Fall color

Our fall color is our cypress trees and I was able to get this picture the other day with nice skies.

This is our largest cypress. This tree stands about 15′ tall. It makes a mess when the leaves all fall off because it is right beside the pond.

The first clean up will be this weekend. I ordered us a mulcher/blower/vacuum with a bag to try out on this.

Enjoy the beauty of the great outdoors the skies, the trees and the breeze in the air.

Fall2018

DIY coasters

I have been making coasters out of wood, concrete, and plaster.

My crafting or DIY is one way I can keep my mind active since I am getting older.

The plaster ones tend to get bumped and the paint chips off I have not figured out the solution to this yet.

The concrete ones are great and seem to have no issues.

The wooden ones my husband cut out of cedar fence pickets. Hobby Lobby sales a set of 4 for $3.99 and the pickets were $2.50 each we got about 12 coasters out of a picket.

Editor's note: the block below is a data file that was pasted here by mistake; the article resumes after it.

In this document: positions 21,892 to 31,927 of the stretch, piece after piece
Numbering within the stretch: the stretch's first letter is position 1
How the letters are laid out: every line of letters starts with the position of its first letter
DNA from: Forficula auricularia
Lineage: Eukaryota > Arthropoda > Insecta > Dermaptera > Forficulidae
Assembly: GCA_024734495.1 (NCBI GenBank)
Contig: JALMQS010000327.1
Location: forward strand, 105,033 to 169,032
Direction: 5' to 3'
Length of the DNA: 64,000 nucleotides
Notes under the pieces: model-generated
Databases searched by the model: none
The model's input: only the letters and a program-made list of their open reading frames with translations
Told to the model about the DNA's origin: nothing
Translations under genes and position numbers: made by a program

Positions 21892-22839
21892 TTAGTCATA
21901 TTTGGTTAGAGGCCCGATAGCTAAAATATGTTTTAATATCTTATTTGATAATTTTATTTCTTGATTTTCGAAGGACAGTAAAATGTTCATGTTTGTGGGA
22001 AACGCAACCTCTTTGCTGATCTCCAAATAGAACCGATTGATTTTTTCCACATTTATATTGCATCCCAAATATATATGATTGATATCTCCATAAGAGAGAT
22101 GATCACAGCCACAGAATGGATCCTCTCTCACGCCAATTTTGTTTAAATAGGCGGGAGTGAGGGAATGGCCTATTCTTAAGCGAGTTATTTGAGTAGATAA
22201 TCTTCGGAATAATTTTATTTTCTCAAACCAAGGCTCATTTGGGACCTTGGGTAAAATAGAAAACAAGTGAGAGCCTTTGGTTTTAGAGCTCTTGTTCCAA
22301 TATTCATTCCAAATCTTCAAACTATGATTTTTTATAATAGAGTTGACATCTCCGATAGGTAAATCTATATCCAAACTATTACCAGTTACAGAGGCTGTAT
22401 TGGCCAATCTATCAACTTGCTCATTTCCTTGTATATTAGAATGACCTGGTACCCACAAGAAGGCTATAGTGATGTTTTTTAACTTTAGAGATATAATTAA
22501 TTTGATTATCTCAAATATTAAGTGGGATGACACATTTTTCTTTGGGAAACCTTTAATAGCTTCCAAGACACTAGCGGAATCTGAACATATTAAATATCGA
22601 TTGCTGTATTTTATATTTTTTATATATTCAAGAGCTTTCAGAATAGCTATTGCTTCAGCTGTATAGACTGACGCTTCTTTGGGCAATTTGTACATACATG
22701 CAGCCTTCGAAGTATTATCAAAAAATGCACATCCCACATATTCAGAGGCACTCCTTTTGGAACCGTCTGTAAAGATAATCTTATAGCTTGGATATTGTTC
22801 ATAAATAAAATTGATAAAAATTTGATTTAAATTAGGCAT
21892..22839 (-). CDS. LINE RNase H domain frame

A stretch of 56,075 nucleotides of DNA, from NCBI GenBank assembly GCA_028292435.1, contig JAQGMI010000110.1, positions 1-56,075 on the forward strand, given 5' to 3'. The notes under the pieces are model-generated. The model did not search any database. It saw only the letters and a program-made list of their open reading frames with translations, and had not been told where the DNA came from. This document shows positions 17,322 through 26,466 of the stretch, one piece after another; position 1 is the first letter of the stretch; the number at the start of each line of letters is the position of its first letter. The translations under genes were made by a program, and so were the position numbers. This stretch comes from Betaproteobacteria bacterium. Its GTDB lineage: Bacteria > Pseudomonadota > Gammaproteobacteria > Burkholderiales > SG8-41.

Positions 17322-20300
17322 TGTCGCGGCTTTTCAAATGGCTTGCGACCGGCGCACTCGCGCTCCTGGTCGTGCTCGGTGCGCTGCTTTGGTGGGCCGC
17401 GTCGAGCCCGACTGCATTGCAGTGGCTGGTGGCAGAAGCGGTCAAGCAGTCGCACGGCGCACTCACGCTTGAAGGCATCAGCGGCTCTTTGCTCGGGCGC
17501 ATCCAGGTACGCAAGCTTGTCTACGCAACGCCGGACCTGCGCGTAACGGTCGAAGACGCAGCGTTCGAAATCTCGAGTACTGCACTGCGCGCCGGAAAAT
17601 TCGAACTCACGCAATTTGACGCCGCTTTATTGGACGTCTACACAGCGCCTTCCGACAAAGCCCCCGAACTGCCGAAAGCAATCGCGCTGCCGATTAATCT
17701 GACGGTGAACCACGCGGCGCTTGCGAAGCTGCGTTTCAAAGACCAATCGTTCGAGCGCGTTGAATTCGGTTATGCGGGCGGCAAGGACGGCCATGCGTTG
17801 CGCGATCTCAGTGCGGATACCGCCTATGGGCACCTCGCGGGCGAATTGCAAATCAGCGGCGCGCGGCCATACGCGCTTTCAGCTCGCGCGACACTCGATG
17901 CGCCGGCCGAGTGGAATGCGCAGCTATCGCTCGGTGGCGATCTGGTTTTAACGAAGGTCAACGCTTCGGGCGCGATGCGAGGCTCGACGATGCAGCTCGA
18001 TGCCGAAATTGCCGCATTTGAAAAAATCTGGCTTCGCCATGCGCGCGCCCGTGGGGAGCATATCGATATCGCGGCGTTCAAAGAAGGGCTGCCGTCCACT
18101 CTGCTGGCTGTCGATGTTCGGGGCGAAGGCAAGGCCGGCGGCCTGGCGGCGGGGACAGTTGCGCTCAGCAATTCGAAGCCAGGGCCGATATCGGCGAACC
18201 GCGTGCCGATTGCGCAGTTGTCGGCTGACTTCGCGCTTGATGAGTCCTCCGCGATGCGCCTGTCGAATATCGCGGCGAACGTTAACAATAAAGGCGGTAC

I tied them with twine and they look so cute.

I start making these things and before I know it I have so many who knows what I will do them with all lol.

Maybe I will try and sale some stuff after I get plenty of them made.

I used metallic paints because I love them so much and they come in so many colors. As you can see I stenciled some, painted some, taped some for stripes and monogrammed some.

Who knows maybe I can sell some of these.

Coasters2Coasters1

 

Mr. Bird

Mr. Bird has been acting strange the last couple of days. He is a neutered male cat that is almost 9 years old. He weighed in at almost 15#’s.

I was stalking him this morning using the litter box and discovered he would go to pee but nothing was coming out. Then he would cry and growl somewhat this is not normal for him.

I took him to the vet this a.m. and he took out a syringe of urine so it would help his pain he has two kinds of stones. They did a urinalysis and a looked at it under the microscope.

Apparently, this is quite common in cats but especially male cats.